Consume more calories. Eat a well-balanced diet that contains high quality proteins, carbohydrates and healthy fats. Avoid empty calories contained in soft drinks, candy and chips, which do not help build muscle, but may increase fat.
Eat more carbohydrates for increased energy. Consume 2.3 to 3.6 grams per pound of body weight. Good sources of carbohydrates include whole grain breads and pastas, brown rice, fruits and vegetables.
Add fats in moderate amounts. Although not a fuel source with high intensity and resistance exercises, fat is an essential macro-nutrient. Aim for a diet containing 20 to 35 percent of healthy fats from fish, nuts, seeds and vegetable oils. Limit your intake of trans-fats and saturated fats from whole milk, butter, high-fat cheeses and animal fats.
Eat protein to help build and maintain muscle. Consume .63 to .77 grams per pound of body weight. Good sources of protein include lean meats, skinless chicken and fish, legumes, eggs and low-fat dairy products or soy.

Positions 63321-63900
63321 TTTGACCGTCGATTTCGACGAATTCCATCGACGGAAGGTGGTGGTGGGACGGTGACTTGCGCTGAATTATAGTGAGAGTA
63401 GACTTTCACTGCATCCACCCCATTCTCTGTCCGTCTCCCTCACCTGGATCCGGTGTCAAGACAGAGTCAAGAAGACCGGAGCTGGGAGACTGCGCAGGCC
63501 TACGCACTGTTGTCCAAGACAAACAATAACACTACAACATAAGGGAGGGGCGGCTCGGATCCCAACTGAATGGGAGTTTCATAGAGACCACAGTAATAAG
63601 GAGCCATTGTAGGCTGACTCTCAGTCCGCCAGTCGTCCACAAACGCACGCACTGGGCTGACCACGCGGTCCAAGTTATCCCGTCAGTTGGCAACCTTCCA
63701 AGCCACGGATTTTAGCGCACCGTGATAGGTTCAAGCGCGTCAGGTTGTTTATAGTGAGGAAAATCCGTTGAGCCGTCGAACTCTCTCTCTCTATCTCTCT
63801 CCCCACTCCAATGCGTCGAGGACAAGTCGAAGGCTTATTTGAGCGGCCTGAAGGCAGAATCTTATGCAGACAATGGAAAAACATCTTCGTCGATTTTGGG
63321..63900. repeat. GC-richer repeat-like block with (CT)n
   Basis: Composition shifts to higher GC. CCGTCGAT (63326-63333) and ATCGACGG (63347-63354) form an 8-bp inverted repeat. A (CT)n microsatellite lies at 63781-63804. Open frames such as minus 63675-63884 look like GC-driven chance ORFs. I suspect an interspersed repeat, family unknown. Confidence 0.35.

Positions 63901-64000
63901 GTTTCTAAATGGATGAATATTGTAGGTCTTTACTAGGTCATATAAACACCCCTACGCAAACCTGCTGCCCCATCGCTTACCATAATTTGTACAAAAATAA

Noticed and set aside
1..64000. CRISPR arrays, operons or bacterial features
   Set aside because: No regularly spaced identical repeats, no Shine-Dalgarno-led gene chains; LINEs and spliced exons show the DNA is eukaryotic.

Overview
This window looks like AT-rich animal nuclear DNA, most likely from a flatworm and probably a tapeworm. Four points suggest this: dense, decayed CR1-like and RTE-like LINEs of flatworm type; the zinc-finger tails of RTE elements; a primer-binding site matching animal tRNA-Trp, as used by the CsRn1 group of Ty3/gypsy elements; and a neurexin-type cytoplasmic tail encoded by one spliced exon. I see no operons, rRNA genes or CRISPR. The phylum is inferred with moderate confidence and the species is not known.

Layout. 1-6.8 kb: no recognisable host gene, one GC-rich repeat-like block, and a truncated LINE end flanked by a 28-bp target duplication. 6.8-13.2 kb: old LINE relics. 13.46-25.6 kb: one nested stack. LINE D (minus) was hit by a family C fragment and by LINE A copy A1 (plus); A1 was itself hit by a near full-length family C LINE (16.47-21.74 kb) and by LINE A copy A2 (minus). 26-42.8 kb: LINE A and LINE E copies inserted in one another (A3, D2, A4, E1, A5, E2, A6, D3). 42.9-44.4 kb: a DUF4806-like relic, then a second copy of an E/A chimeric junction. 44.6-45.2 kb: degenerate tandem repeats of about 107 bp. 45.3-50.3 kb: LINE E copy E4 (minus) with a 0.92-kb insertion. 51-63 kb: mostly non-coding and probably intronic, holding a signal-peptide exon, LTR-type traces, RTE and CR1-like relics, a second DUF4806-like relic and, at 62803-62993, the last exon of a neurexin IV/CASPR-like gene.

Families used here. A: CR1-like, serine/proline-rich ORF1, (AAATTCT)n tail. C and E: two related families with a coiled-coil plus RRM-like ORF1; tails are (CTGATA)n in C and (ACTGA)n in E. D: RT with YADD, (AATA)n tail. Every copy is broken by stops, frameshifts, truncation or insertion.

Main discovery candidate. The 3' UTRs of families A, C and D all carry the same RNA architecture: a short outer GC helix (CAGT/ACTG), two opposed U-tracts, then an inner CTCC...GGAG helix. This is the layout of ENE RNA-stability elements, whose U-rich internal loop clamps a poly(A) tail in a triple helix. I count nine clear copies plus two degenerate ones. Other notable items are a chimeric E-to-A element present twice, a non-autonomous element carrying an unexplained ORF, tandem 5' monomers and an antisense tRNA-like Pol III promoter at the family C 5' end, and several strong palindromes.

Drink plenty of water. Consume at least 64 ounces per day to avoid dehydration. Fluid intake is important before, during and after exercise to help with optimal performance.
Perform more resistance training to increase muscle mass. Lift heavier weights to the point of muscle exhaustion. Do three to six sets with six to 12 repetitions. Take a 30 second to 1 1/2 minute rest between sets. Beginners should gradually increase weight load and intensity.
Perform compound exercises that work larger muscle groups, such as squats, dead lifts, bench press, push-ups and pull-ups. Do not lift weights on consecutive days.
Add cardiovascular exercises to help lose fat. Do at least 30 minutes on the days that you are not lifting weights.